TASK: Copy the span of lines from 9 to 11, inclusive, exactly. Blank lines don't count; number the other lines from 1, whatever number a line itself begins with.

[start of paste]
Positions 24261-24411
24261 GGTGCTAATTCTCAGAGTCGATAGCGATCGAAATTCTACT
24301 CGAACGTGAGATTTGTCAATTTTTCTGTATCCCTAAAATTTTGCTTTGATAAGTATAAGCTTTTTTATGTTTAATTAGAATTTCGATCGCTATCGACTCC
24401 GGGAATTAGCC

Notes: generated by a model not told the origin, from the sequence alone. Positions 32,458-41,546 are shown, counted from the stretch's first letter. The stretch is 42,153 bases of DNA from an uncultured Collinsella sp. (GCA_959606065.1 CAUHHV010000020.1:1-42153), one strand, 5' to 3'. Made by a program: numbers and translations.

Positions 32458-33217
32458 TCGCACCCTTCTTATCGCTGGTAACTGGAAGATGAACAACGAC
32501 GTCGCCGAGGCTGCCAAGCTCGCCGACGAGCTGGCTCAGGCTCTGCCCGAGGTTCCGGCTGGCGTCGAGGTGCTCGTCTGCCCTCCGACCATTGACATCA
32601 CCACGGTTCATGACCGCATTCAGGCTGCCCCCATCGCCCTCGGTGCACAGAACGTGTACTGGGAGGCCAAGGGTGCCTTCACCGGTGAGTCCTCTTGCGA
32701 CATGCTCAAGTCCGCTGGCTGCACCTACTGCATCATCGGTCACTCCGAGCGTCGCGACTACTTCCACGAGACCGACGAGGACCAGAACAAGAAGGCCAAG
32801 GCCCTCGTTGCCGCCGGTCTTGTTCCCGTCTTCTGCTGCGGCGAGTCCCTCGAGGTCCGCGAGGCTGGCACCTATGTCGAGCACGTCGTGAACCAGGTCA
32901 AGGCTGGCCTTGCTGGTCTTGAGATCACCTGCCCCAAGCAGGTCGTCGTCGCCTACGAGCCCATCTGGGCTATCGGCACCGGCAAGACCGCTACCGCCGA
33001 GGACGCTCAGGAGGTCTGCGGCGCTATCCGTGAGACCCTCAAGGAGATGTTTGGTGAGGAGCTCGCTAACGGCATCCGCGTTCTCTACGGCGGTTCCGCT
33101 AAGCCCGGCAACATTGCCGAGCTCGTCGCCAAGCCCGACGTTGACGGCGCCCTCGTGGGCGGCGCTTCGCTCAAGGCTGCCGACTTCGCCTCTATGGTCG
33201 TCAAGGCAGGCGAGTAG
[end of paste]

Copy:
32601 CCACGGTTCATGACCGCATTCAGGCTGCCCCCATCGCCCTCGGTGCACAGAACGTGTACTGGGAGGCCAAGGGTGCCTTCACCGGTGAGTCCTCTTGCGA
32701 CATGCTCAAGTCCGCTGGCTGCACCTACTGCATCATCGGTCACTCCGAGCGTCGCGACTACTTCCACGAGACCGACGAGGACCAGAACAAGAAGGCCAAG
32801 GCCCTCGTTGCCGCCGGTCTTGTTCCCGTCTTCTGCTGCGGCGAGTCCCTCGAGGTCCGCGAGGCTGGCACCTATGTCGAGCACGTCGTGAACCAGGTCA